“I would pose some inexperienced conjecture, and with great ponderance Allan would put his first two fingers up to his lips, purse them for a moment and get tickled by his mustache. All the while he was looking off into space above my shoulder. I often times expected to turn around and see an Archangel holding up cue cards for Al to read—but without falter the words would boom out of Allan’s strong voice as though they were coming straight from the man on high.
Allan would have the ability to rip you a new asshole with a great deal of tact. And somewhere in the middle of his masterful speech you would realize that what indeed was going on was the passing of a great knowledge from someone who cared enough to tell you the absolute truth.
Among the most memorable is the first time I heard him pontificate about being Reverend Bardini of the First Church of the Open Slopes. It was on my first ski trip with AB. Sunday morning we took a break at a lake in front of Temple Crag. Allan was in rare form—or his finest Bardini form. And most assuredly his message was that the world would be a better place if more people spent time in the mountains.”
Now please, don’t anyone give me any of that crap about how Allan Bard died doing what he loved. Fellow guide John Fischer said it best: “He hated to fall.” What Allan wanted to go on doing, according to his recent manifesto “The Backside of Beyond,” was the great work of “bringing people and mountains together to the greater benefit of both,” to create room for others “to think of nothing and reflect on everything,” and thus bring into focus “the importance of a quiet mind and a satisfied soul.” He wanted to keep on giving and receiving friendship. He wanted to finish a few things begun so well in his last couple of years, like closing some old personal wounds, finishing a book of his stories, bringing a hut system into the Sierra to guide more folks to the backside of beyond, and finally, fulfilling the rich promise of a new relationship that he needed, cherished and deserved, and for which his dues were paid in full.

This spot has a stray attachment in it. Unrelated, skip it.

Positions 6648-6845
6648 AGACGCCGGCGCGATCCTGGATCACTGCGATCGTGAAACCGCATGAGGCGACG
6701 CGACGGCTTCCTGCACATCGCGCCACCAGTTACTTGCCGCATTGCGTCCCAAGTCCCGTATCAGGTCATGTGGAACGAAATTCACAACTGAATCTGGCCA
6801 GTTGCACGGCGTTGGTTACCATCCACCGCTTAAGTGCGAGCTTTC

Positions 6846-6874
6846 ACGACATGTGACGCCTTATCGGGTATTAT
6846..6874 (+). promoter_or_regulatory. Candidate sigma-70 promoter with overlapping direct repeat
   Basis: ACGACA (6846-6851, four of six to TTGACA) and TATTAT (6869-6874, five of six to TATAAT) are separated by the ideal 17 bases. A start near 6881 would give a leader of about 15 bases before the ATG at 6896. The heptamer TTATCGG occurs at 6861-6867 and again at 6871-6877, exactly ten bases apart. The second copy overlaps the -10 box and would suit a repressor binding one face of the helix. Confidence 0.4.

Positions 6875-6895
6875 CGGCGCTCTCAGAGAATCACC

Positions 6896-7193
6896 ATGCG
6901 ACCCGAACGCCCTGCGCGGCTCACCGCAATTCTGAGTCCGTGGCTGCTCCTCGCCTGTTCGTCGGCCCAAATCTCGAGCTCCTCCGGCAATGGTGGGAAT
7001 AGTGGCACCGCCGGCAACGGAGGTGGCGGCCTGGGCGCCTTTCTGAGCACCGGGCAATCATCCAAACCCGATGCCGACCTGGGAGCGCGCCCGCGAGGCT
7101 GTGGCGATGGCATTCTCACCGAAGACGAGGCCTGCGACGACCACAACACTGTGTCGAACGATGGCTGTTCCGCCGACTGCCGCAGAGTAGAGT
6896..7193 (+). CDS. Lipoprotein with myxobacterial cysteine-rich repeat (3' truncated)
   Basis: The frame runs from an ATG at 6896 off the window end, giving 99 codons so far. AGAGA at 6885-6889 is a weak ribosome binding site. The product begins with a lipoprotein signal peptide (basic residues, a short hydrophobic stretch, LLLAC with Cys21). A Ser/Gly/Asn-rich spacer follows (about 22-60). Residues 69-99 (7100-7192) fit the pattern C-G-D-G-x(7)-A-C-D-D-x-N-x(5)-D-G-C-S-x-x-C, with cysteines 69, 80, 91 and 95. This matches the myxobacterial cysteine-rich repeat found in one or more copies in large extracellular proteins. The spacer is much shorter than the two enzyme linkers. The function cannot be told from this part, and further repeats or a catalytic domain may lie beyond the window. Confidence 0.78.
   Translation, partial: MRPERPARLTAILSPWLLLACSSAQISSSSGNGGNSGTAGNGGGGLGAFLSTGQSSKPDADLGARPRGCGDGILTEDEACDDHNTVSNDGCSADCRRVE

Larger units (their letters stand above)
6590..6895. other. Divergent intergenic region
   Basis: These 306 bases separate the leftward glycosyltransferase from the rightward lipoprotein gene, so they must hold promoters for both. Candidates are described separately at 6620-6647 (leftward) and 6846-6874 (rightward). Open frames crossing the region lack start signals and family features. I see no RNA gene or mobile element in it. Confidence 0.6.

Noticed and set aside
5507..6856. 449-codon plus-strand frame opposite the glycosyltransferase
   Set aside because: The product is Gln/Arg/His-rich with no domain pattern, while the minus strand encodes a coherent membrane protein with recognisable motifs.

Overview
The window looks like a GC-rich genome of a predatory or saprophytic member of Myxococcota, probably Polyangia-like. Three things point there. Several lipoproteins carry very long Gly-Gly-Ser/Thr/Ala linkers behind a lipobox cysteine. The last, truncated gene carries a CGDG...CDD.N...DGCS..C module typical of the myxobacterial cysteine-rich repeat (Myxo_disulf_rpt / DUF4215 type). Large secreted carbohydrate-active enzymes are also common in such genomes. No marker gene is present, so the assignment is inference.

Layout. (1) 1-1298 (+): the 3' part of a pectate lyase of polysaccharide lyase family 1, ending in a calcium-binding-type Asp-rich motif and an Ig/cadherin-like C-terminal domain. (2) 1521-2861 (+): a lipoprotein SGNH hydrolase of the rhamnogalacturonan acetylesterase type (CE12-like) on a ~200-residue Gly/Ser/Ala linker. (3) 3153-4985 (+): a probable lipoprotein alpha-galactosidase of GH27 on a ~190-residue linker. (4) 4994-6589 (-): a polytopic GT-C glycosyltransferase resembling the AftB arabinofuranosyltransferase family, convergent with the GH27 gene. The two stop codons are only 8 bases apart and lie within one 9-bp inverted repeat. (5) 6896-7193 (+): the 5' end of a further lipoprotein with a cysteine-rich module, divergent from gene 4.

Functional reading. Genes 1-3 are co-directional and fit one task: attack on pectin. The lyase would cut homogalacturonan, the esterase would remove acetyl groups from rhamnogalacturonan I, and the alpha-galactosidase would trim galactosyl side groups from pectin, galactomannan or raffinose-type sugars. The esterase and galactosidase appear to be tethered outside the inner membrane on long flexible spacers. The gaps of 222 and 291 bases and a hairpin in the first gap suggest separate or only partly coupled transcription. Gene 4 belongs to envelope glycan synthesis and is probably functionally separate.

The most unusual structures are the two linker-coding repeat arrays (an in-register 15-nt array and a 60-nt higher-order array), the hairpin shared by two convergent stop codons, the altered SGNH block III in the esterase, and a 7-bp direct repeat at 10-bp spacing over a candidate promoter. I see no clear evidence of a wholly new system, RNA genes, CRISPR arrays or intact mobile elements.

But he knew the risks. He was the safest guide around, and he still knew as well as anyone can what is at stake. On high, icy peaks the risks are greater, and they’re accentuated by the normal practices of alpine guiding: hustling the party, leading without a belay or protection. Still vivid after two decades is a moment of instability I had on one of the high alpine ridges of Temple Crag. I was 80 feet out, leading without a belay, expediting the climb. It was dry and sunny. For just an instant I lost my balance, then caught it again. That’s all that happened, the whole story. My clients never knew. But in that instant things nearly turned out very differently. Unfortunately, we will never know what happened with Allan. Yesterday I ordered a better helmet.
Allan Bard liked to say that above 10,000 feet he was beyond the reach of all laws except the ones that matter, like Gravity and Rapture. He knew that up there lurks a hard kernel of risks that are irreducible, and a profound flowering of benefits that are incalculable.On July 18th, 114 of us joined hands in a long line snaking across the Dana Plateau and down to where the edge drops abruptly away into the Cocaine Chutes. At the head of the line Allan Bard’s ashes were held aloft in an ordinary cardboard box, then tipped over the edge. He was released into the high Sierra country, his Promised Land. But Allan wouldn’t stay put. The wind coming up off of Mono Lake picked him up and carried him out over our heads. I breathed in, knowing that I would carry Allan with me for as long as the privilege lasts of clambering up and sliding down the flanks of this bright little planet. When Allan Bard took off he was headed south, right down the Redline toward the highest crest of the Range of Light. The last words in his article about that tour leaped to mind: “The Redline…was something we had always wanted to do—take a long, low-level flight over the Sierra crest.”
This profile/obit first appeared in Couloir magazine, Volume X-1, October 1997. Republished with permission from the author.
The Backside of Beyond